I have a crush on books. I’ve accumulated hundreds (at garage sales) because I love the idea of someday feeling like I live in a library. And I feel like owning lots of books is permission to buy shelving, or, in this case, make shelving. I love shelving. More to come on that someday.
Sometimes there’s a space in your house just begging for built-in shelves. In my case, I had a naturally (or, really un-naturally) inset area in the dining room that the previous owners had stuck some shelving in. Here’s the space the day I moved in; I’m surprised I stepped back from ripping them down long enough to snap this shot.
Once the shelves were down, I left it empty for quite some time, nearly a year, actually, just to make sure I really knew what I wanted to do. It was painted over twice in that time period, and I was finally happy with the final Venetian Gold color and decided to take next steps to do built-ins. Myself.
The inset area is conveniently 12″ deep, so the shelving boards I purchased were 11″W. I selected an MDF board over hardwoods because it was less expensive, and felt stronger than some of the hardwoods I explored. Don’t criticize me if it was the wrong decision, I’ve never claimed to be a professional at all of this stuff so live and learn.
I collected the tools and spent 6-hours putting this together:
- Circular saw
- Tape measure
- Primer, White Paint (Behr), roller and paint brush
- Nails (or screws, can’t remember)
- Lightweight wood filler + sand paper
My decided method for assembly was quite simple. Stacking from the ground up. Track with this:
- I carefully removed the baseboard trim. Saved it to be reinstalled upon completion.
- I cut all of the MDF boards to length; (2) 36″ boards which would stand directly on the ground, (8) 16″ boards to act as the wall-facing spacers and main support for the shelves, and (5) shelves.
- Primed (twice, because that MDF was thirsty) and painted (twice). It was warm that day and Cody thought he’d help by napping in the shade of the sawhorses.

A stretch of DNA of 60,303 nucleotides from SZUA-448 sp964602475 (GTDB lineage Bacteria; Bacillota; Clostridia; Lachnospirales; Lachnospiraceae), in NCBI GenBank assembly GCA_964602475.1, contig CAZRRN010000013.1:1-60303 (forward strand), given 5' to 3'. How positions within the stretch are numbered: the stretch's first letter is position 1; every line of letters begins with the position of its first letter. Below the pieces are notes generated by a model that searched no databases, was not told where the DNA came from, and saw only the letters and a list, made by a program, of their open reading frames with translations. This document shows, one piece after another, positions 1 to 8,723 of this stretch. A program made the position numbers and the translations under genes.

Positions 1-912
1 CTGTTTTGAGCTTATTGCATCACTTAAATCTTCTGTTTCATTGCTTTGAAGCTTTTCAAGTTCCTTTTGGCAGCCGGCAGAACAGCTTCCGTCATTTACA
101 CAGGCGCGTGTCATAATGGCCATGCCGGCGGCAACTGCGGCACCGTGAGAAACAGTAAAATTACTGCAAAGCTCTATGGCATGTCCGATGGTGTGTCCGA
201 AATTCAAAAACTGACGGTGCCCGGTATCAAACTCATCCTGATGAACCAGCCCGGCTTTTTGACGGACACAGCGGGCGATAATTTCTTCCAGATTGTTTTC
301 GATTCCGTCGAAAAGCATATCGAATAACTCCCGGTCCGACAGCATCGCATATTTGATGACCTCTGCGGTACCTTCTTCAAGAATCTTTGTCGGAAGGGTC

- Installed the boards one by one; each of the “frame” boards that run against the wall are nailed into the wall, so it is very solid. Note that it goes all the way up to the ceiling; it was measured and planned in such a way that the last 1″ space at the top would fit a shelf board to tie together the “real built-in” feeling I was going for.
- Picked out some 3″W trim boards to face the top and side edges of the shelves. Before the trim, you could see the way the boards were layered together, which didn’t lend itself to a nice finish.
- Filled nail holes with my favorite lightweight patch, sanded, and did some touch-up painting.
- Caulked along every single seam to fill in any visible gaps between boards.
- Reinstalled baseboard (which had to be carefully trimmed to back in perfectly)
- Loaded in my goods!
And a closer-up shot so you can see a little more detail:
Now, this is titled Part 1 of 2. The problem with these shelves? There’s no hiding it, they’re starting to sag a little in the middle under the natural weight of… stuff. But I’ve finally figured out my solution, which I’ll fill you in on as soon as I finish it (and am satisfied) – I think it’ll be a good fix for sagging shelves of all kinds, DIY, built-in, or manufactured.